I received this book for free from Edelweiss in exchange for an honest review. This does not affect my opinion of the book or the content of my review.
This post contains affiliate links you can use to purchase the book. If you buy the book using that link, I will receive a small commission from the sale.Somewhere Out There by Amy Hatvany
Published by Washington Square Press on March 1, 2016
Genres: Fiction, Contemporary Women, Family Life, Literary
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What happens when two sisters who were torn apart when their young mother abandoned them—and grew up in tragically different circumstances—reunite thirty-five years later to find her? Natalie Clark knew never to ask her sensitive adoptive mother questions about her past. She doesn’t even know her birth mother’s name—only that the young woman signed parental rights over to the state when Natalie was a baby. Now Natalie’s own daughter must complete a family tree project for school, and Natalie is determined to unearth the truth about her roots.
Brooke Walker doesn’t have a family. At least, that’s what she tells herself after being separated from her mother and her little sister at age four. Having grown up in a state facility and countless foster homes, Brooke survives the only way she knows how, by relying on herself. So when she discovers she’s pregnant, Brooke faces a heart-wrenching decision: give up her baby or raise the child completely on her own. Scared and confused, she feels lost until a surprise encounter gives her hope for the future.
Somewhere Out There is a book about serious family issues with some heart. Adoption is a book topic I have seen and read quite a lot in the last few years. I think because it is such an emotional issue it lends itself well to crafting drama. Told from three perspectives, Somewhere Out There is the story of what happens when lives are divided. Brooke and Natalie are given up for adoption by their young mother; Natalie is immediately adopted, but Brooke’s life takes a different path. Reconnected as adults they both must work through the addition of a sister and the knowledge that they were split up. A tale of family in different forms Somewhere Out There attempts to help define it.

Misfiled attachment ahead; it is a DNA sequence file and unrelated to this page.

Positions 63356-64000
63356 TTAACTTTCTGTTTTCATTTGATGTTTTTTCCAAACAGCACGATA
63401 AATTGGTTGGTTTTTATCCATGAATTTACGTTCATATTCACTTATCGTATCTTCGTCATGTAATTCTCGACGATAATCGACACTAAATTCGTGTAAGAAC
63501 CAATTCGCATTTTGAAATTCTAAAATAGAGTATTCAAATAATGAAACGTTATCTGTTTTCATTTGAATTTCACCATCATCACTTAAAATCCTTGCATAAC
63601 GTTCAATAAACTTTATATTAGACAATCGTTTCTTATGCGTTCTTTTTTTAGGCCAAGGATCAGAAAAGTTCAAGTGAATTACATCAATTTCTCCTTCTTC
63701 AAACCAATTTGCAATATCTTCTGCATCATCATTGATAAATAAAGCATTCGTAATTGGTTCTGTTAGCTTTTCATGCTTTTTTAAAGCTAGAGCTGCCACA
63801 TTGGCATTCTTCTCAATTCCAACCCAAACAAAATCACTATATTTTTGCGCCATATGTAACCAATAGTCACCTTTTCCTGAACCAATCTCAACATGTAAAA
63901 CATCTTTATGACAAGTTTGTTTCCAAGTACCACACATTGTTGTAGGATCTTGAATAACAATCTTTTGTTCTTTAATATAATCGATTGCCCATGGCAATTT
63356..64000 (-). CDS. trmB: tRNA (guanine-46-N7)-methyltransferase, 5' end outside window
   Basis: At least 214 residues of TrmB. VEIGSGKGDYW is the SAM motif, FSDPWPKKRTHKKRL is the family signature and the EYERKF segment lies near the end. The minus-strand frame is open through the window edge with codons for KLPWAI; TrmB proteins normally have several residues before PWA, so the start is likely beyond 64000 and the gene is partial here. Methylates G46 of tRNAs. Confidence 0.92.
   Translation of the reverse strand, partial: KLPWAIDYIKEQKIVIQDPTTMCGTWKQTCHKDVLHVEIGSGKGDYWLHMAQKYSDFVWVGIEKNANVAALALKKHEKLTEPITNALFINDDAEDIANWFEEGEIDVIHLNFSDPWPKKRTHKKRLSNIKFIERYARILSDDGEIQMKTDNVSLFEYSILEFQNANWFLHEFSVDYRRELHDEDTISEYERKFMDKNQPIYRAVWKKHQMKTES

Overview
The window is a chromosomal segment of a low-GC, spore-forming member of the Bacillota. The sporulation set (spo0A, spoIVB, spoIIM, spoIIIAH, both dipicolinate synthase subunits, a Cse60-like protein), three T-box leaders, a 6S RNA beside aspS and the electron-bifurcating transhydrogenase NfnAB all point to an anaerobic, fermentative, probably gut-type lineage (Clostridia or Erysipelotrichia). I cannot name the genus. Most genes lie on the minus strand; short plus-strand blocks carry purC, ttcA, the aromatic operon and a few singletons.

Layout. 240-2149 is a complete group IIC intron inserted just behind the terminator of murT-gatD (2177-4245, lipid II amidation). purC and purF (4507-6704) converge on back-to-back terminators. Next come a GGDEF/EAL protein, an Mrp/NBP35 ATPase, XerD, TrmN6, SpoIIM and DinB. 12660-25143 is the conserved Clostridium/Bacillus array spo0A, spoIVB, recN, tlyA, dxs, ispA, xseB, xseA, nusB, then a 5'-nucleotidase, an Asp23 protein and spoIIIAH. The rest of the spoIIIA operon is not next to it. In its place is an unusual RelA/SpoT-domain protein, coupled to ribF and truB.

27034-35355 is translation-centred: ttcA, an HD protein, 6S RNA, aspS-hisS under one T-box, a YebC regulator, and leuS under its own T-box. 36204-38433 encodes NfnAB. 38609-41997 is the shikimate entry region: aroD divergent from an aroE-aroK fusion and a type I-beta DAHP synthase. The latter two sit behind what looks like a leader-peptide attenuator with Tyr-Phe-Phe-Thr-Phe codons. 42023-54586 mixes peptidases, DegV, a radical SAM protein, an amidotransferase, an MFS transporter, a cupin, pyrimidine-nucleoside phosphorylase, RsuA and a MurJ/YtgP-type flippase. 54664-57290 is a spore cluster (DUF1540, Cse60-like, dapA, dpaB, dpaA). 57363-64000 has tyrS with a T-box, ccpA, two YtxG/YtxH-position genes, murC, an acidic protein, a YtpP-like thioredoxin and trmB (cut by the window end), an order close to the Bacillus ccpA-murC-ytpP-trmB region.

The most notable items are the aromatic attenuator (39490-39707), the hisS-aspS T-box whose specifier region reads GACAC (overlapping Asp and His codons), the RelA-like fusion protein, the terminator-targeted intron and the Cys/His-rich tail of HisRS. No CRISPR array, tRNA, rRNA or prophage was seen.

Amy Hatvany created an interesting tale with Somewhere Out There; a family drama that spanned multiple generations and affected many lives. The writing was great, Hatvany was able to switch between multiple narrators without losing focus. The plot was not super original but had some very distinctive moments and the world was nicely fleshed out. There was a lot of emotion in Somewhere Out There, but at times it seemed forced. The characters were fine, but other than Natalie, I found the rest selfish and couldn’t really connect with them. Brooke was angry and hurt to the point of pushing everyone away and the parents were all more concerned with their feeling’s above anyone else’s.
Somewhere Out There was a nice read with some great emotion. However it just didn’t grab me. I still enjoyed reading it and I really enjoyed the chapters from Natalie’s perspective. I just didn’t connect with the other two narrators. I did like Hatvany’s writing and will read another of her books when I have a chance to.
Favorite lines – Maybe that decision, however heart-wrenching, was meant to be made. To shift the course of my life and put me right here, exactly where I belonged.
Biggest cliché – We never told you to protect you.
Have you read Somewhere Out There, or added it to your TBR?
Reading this book contributed to these challenges:
- 2016 New Release Challenge
- Mount TBR Reading Challenge
- Netgalley & Edelweiss Reading Challenge
- The Goodreads Challenge